But Paley does no such thing. After professing admiration for Dosh’s “extraordinary generosity,” she replies to her letter simply by repeating her main points, among them this one: “The Orphan Airlift was a cynical political game played by the government in the hope that drama and sentiment would persuade Americans to give military aid to Saigon and continue the war.” For Paley, a political statement always seems to take precedence over a moral statement; or, to put it differently, she is dead to the difference between them.

It is precisely this moral tone-deafness that renders Paley’s account of her meetings with Soviet dissidents so pathetic. A true revolutionary tourist, the homes that she visits in the Soviet Union remind her of her home in the Bronx. After a number of visits, she comes to love Moscow. She is delighted by GUM, which she describes as “the lively, mobbed Macy’s of Moscow.” She quotes a Russian dissident’s observation that he is treated better by the Moscow police than he would be treated by the police in America.

Paley views herself as an American dissident, and so it is essential that she should talk with Russians who oppose their own government. She imagines that they are her counterparts. Yet what results—or what should have resulted—is a certain amount of cognitive dissonance. “Thank God for the United States,” Elena Bonner exclaims to Paley when she tries to bring up America’s role in Chile; and Mrs. Sakharov also praises the anticommunist Senator Henry Jackson, and even expresses the hope that he will become president. Over and over again, the Soviet Union’s courageous dissidents try to explain to their bewildered American visitors how little they understand. So what’s an American dissident to do? Well, Paley could have joined these people on one of their demonstrations. She allows that the thought crossed her mind. But she was in Moscow as a delegate to the World Peace Congress, and there were so many meetings to attend. … Even from her own self-serving account, the reader is left in little doubt that Paley, however much she was fooling herself, fooled her Russian friends not at all. Knowing full well that any delegate to the World Peace Congress had chosen to side with the Soviet state, they treated her as the ugly American that she was.

Paley’s morality knows one point and one point only: everything that America does is immoral. Her thinking about the United States is utterly definitional. How do you feel about Nicaragua or El Salvador? people ask her. “Well, first I don’t judge them. I don’t judge other people, other nations that our government and their own have pressed beyond bearing. In the second place, how can I judge them in the position they’re in when I myself, without such experience of oppression, have lived with all the abstractions of war in my own head.” In her determination not to act as a thinking person capable of judging the behavior of people different from herself, Paley is not only tendentious and selective in her sympathies, she also underscores the extent to which the left in America has happily chosen the easy path of political sentiment over the difficult business of moral reckoning. Who else but an American radical could offer a voice of conscience unexercised by the rigors of conscience?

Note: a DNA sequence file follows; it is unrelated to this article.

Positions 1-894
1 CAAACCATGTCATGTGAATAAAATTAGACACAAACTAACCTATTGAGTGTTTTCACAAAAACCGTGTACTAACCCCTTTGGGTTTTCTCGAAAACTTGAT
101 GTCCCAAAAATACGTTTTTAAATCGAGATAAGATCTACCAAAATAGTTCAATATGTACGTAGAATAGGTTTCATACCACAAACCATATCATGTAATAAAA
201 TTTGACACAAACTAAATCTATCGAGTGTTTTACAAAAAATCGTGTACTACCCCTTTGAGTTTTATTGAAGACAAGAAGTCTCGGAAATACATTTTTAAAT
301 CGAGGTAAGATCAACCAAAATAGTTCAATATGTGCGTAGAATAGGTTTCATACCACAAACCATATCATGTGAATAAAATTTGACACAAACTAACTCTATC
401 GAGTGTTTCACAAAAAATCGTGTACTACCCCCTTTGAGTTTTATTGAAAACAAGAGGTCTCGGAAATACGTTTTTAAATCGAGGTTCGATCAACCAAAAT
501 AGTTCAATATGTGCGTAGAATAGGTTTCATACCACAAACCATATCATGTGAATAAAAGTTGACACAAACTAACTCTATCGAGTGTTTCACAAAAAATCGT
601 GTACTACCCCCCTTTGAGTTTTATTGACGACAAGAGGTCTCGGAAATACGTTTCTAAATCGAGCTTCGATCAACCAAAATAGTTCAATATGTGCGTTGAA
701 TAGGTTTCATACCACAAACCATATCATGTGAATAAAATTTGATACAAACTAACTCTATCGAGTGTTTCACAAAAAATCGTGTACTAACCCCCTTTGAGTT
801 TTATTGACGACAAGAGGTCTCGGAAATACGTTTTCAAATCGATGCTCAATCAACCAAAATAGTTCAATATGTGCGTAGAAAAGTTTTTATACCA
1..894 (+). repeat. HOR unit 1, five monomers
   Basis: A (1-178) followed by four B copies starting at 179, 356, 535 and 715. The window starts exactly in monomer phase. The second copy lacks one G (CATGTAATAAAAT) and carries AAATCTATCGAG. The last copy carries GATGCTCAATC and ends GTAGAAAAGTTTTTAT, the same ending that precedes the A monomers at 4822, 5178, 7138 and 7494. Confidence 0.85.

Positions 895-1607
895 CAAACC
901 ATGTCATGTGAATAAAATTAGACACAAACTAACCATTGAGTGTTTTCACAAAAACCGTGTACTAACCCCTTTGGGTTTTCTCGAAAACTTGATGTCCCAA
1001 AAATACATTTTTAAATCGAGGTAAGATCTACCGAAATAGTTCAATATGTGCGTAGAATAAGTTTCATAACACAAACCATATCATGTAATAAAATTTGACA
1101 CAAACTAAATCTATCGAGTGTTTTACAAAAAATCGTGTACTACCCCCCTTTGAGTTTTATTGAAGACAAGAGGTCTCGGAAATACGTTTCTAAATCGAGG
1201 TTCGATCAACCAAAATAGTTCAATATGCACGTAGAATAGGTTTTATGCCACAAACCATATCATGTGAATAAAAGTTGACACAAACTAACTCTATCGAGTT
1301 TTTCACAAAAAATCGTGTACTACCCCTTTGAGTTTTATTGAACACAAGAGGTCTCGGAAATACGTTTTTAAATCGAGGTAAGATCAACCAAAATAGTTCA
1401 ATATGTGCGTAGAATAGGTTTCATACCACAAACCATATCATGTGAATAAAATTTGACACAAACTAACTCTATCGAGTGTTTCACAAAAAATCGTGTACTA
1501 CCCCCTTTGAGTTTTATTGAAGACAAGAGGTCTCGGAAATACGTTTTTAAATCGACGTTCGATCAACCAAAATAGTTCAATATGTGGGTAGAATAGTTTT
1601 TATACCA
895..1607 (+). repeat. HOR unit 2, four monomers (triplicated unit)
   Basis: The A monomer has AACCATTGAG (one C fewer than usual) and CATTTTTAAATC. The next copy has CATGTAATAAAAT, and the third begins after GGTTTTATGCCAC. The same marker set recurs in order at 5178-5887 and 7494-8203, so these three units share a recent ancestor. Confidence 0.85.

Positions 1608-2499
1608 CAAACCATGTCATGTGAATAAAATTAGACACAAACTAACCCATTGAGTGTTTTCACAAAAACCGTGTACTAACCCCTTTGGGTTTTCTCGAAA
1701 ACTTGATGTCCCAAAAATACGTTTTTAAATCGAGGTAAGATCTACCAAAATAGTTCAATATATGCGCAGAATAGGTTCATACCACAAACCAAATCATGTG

I know nothing about Suzanne Dosh other than the letter that she wrote to Grace Paley, but I think of her as the sort of American moved by religion and altruism to do the right thing. Most Americans would kindle to the likes of Ms. Dosh and ignore the likes of Ms. Paley. They would be correct to do so.

“Most of the pieces in this book were written because I was a member of an American movement, a tide really, that rose out of the civil-rights struggles of the fifties, rolling methods and energy into the antiwar, direct-action movements in the sixties; cresting, ebbing, as tides do, returning bold again in the seventies and eighties in the second wave of the women’s movement—and from quite early on splashed and salted by ecological education, connection, and at last action.” It is not surprising that someone who values stubbornness as a personal characteristic would see the world as stubborn. Thus, for Paley, the left of her lifetime is all of a piece. Since the left contains good ideas, and since it is populated by good people, it stretches in one unbroken line from the 1950s to the 1990s. A left is a left is a left.

Yet the evidence for a radically different interpretation, according to which the recent history of the left is not the story of one movement but of many movements, noble and cynical, is contained in Paley’s own book. I have no doubt that Paley’s early involvement with social and political protest was authentic and idealistic. Motivated by a desire to do good, she can be easily pictured standing relatively alone, holding her placard, offering herself as a witness against injustice and hypocrisy. In the 1950s and 1960s, there really was what Paley calls “an American movement,” an incipient, religiously inspired, uncorrupted outburst against racism at home and imperial ambitions abroad; and she was among its finest representatives.

But something happened to that movement in the late 1960s. Corrupted by its anger, fractured into its many constituents, seduced by its dreams of power, the American left put aside its goal of moral witness. Some urged violence. Others opted for careers in politics. Still others found solace in the championing of their identity. Yet no honest observer could conclude that political radicalism as it manifests itself in the late 1990s has much in common with the innocent anarchism and the sweet pacifism of the early 1960s. No longer committed to being the voice of truth, skeptical of morality, hostile to the ideal of a common humanity, apologetic about violence, suspicious of religion, self-absorbed, selective in its response to oppression, contemptuous of its own country’s ideals, the left for which Grace Paley tries to speak today bears little if any resemblance to the left in which Grace Paley grew up.